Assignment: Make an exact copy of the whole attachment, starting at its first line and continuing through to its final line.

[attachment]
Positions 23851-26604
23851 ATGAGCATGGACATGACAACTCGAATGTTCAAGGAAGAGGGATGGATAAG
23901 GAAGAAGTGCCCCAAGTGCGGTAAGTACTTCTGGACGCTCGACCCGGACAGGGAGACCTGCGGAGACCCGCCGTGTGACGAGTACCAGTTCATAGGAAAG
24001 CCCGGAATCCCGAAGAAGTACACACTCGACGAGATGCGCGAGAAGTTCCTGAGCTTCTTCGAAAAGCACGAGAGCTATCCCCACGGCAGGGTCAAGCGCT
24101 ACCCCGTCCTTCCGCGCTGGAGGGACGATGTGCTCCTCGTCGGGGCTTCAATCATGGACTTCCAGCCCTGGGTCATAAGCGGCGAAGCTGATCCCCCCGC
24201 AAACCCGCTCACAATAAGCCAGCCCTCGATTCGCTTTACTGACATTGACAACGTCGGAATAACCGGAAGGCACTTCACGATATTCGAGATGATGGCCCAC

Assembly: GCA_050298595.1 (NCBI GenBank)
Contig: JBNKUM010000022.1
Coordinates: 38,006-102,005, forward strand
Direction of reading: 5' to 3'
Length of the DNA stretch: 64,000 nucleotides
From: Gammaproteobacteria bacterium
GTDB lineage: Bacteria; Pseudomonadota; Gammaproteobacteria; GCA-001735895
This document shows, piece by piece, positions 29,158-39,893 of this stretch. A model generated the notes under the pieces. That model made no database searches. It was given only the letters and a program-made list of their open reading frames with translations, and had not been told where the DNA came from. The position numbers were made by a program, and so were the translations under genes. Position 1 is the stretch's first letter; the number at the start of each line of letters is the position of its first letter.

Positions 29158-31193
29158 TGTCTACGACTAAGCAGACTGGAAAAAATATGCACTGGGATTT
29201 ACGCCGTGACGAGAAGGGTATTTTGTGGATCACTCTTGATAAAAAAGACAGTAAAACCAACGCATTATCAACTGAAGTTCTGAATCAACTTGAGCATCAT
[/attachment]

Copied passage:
Positions 23851-26604
23851 ATGAGCATGGACATGACAACTCGAATGTTCAAGGAAGAGGGATGGATAAG
23901 GAAGAAGTGCCCCAAGTGCGGTAAGTACTTCTGGACGCTCGACCCGGACAGGGAGACCTGCGGAGACCCGCCGTGTGACGAGTACCAGTTCATAGGAAAG
24001 CCCGGAATCCCGAAGAAGTACACACTCGACGAGATGCGCGAGAAGTTCCTGAGCTTCTTCGAAAAGCACGAGAGCTATCCCCACGGCAGGGTCAAGCGCT
24101 ACCCCGTCCTTCCGCGCTGGAGGGACGATGTGCTCCTCGTCGGGGCTTCAATCATGGACTTCCAGCCCTGGGTCATAAGCGGCGAAGCTGATCCCCCCGC
24201 AAACCCGCTCACAATAAGCCAGCCCTCGATTCGCTTTACTGACATTGACAACGTCGGAATAACCGGAAGGCACTTCACGATATTCGAGATGATGGCCCAC

Assembly: GCA_050298595.1 (NCBI GenBank)
Contig: JBNKUM010000022.1
Coordinates: 38,006-102,005, forward strand
Direction of reading: 5' to 3'
Length of the DNA stretch: 64,000 nucleotides
From: Gammaproteobacteria bacterium
GTDB lineage: Bacteria; Pseudomonadota; Gammaproteobacteria; GCA-001735895
This document shows, piece by piece, positions 29,158-39,893 of this stretch. A model generated the notes under the pieces. That model made no database searches. It was given only the letters and a program-made list of their open reading frames with translations, and had not been told where the DNA came from. The position numbers were made by a program, and so were the translations under genes. Position 1 is the stretch's first letter; the number at the start of each line of letters is the position of its first letter.

Positions 29158-31193
29158 TGTCTACGACTAAGCAGACTGGAAAAAATATGCACTGGGATTT
29201 ACGCCGTGACGAGAAGGGTATTTTGTGGATCACTCTTGATAAAAAAGACAGTAAAACCAACGCATTATCAACTGAAGTTCTGAATCAACTTGAGCATCAT